If at all possible get the copy before the session. Read over it as many times as it takes to get a feel for who the person is they are looking for. You don’t have to do a physical performance to become a convincing vocal character. The main focus is getting in touch with that “character on the page” and becoming the convincing, believable voice the producer is looking for.

Wednesday, May 20, 2009

Voice-over Talent Position!

Hi there,

Ben Werlin writing with Such A Voice. We are currently looking for a professional, experienced voice-over talent to join our talented team.

This is a full time position that will involve voice evaluations and following up with potential clients. We may put your experience to work in other ways as well!

We are seeking someone with an upbeat, friendly manner. Strong sense of organization, attention to details, and sales experience are a plus.

We offer a fun, motivating small business atmosphere in the heart of scenic Vermont (Burlington area). We prefer talent that are willing to relocate to the Burlington area, but are willing to consider exceptions if you're a great fit.

Expect salary in the $40,000-$50,000/yr range and you will be entitled to benefits including full medical coverage, automatic employer 401k contributions, and 4 weeks of vacation.

Please send a resume and cover letter to info@suchavoice.com if you're interested.

We hope to hear from you!

The Fine Art of Breathing: Make Your Voice a Masterpiece!

The one thing that we all do daily is breathe. It’s a necessary part of our existence and we all do it the same way. Or do we? Those of us in the performance arts have learned that proper breathing is essential to giving a great performance. Read on to learn how proper breathing technique can improve your performance.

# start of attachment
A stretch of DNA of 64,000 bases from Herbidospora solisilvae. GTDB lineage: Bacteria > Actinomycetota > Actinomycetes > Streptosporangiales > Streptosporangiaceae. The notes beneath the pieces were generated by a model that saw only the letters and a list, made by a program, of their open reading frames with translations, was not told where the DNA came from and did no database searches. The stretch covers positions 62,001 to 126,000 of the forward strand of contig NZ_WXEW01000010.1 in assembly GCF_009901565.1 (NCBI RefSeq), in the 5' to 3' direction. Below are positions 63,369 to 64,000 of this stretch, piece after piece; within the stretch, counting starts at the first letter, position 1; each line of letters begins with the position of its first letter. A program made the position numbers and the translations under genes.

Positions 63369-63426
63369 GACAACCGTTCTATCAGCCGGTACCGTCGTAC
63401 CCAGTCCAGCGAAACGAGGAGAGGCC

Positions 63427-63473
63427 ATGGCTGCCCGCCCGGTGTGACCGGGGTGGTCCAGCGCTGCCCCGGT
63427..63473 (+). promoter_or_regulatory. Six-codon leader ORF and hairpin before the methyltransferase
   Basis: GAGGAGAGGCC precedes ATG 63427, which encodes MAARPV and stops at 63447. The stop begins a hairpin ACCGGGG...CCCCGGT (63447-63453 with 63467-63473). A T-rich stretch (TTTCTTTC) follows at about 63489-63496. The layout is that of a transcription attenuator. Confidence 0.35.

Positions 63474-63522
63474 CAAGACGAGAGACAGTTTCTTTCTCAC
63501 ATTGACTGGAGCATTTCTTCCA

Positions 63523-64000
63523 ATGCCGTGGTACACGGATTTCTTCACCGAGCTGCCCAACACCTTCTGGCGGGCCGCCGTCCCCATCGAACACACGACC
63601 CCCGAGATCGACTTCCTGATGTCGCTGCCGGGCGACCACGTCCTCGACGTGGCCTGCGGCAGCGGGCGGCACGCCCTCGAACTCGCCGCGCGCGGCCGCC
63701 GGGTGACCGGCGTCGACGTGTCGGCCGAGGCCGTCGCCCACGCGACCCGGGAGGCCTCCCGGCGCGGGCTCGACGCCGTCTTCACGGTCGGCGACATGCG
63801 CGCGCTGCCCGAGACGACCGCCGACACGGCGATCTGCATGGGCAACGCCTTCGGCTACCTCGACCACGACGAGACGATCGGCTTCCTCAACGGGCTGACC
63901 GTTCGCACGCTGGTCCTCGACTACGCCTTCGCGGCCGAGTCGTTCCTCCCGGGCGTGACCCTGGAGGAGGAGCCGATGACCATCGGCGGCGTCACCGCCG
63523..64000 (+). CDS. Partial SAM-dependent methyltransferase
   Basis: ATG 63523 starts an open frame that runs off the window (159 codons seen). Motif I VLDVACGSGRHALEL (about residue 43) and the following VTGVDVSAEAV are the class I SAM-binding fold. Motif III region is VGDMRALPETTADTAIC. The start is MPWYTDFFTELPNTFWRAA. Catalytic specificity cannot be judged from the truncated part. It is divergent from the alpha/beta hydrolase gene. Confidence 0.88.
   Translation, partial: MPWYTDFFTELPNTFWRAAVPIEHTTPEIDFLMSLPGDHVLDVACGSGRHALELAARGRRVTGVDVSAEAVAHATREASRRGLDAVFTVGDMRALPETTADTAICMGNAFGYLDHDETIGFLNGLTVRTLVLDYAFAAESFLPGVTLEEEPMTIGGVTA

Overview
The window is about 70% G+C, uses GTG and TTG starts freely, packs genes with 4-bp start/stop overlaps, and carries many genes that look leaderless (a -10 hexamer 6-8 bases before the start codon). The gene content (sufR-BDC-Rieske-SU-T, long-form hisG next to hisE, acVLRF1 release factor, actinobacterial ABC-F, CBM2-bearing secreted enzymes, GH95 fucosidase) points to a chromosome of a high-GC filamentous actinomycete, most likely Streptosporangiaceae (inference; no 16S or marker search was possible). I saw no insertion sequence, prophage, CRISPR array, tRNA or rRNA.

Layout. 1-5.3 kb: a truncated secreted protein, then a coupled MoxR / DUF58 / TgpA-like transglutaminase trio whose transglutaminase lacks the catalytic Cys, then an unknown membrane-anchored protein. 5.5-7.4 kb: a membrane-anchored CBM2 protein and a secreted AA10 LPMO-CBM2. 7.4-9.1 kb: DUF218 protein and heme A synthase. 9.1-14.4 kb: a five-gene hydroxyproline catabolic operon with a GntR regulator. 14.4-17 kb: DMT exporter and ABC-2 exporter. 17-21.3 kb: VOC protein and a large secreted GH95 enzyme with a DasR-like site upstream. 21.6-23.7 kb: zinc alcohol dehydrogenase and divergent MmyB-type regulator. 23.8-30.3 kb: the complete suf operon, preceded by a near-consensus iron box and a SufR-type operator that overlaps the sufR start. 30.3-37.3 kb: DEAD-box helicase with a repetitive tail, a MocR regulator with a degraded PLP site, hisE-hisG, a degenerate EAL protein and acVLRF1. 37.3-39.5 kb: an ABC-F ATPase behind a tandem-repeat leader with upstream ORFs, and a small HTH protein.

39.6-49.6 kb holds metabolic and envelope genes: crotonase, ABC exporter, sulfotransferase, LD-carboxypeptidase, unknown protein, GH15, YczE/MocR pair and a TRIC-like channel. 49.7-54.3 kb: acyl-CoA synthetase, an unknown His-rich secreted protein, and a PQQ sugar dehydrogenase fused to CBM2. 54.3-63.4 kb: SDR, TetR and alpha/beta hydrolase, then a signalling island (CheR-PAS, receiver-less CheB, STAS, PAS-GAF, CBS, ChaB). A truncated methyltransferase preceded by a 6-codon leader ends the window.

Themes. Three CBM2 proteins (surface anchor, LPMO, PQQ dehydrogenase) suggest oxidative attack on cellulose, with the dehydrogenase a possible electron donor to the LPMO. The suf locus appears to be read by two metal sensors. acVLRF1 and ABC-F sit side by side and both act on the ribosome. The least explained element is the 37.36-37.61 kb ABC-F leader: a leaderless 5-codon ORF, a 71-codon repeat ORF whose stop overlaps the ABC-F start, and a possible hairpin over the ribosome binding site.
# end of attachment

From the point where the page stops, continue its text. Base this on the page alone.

When it comes down to it, breathing control directly affects vocal control. To have full range of all the nuances your voice, you must have full use of your lungs. Like a painter uses different brushes and strokes for effect in creating his art, you need to develop that same type of control with your breathing. In order for you to create your masterpiece of vocal sound, you need to develop your breathing technique.

One of the ways you can improve your performance breathing is to learn to do it properly. This involves actively using your diaphragm muscles in your abdomen. Some people call this “middle breathing” as your stomach will move in and out as opposed to using your chest or shoulders (considered chest breathing or shallow breathing). Here’s how it works.

Sit up straight in your chair and place your hands in your lap with your palms resting against your lower abdomen. Sit in a natural “attentive” position with your head up as if you are gazing across the room. While holding this position breath in slowly and deeply through your nose and inhale as fully as possible. While you are inhaling, imagine you are filling a balloon with water. The water goes straight to the bottom of the balloon and expands out while it fills up. You should be able to see your hands moving out as your lower lungs fill with air. Pay attention that your chest and shoulders stay in their normal position during your inhale.

When you have inhaled as fully as possible hold your breath for a second or two and then slowly exhale through your mouth. Part your lips just enough to allow the air to escape. Use your diaphragm muscles to push the air out by slowly contracting them and pulling your stomach in. Imagine you are now squeezing the water back out of the balloon from the bottom up. You will see your hands slowly pulling in toward your pelvis. Continue your slow squeeze until you have completely exhaled every bit of air you can from your lungs.

Congratulations! You have now completed your first controlled breath! You should practice your controlled breathing several minutes daily. This exercise is very effective for several reasons: As your lung capacity improves so does your abdominal strength. This also has a positive effect on your vocal cords. There will be less vocal strain simply because you have more air and greater breathing control.

You can hear how effective your breathing control is by making simple sounds (like, la, so, fa, do, etc.) during the exhale part of the exercise. You can control and vary your sound by how slowly or forcefully you exhale. Any variations you do will improve your control as long as you remember to breathe from the diaphragm! So take a deep breath, practice your controlled breathing and wow your producer at your next VO performance!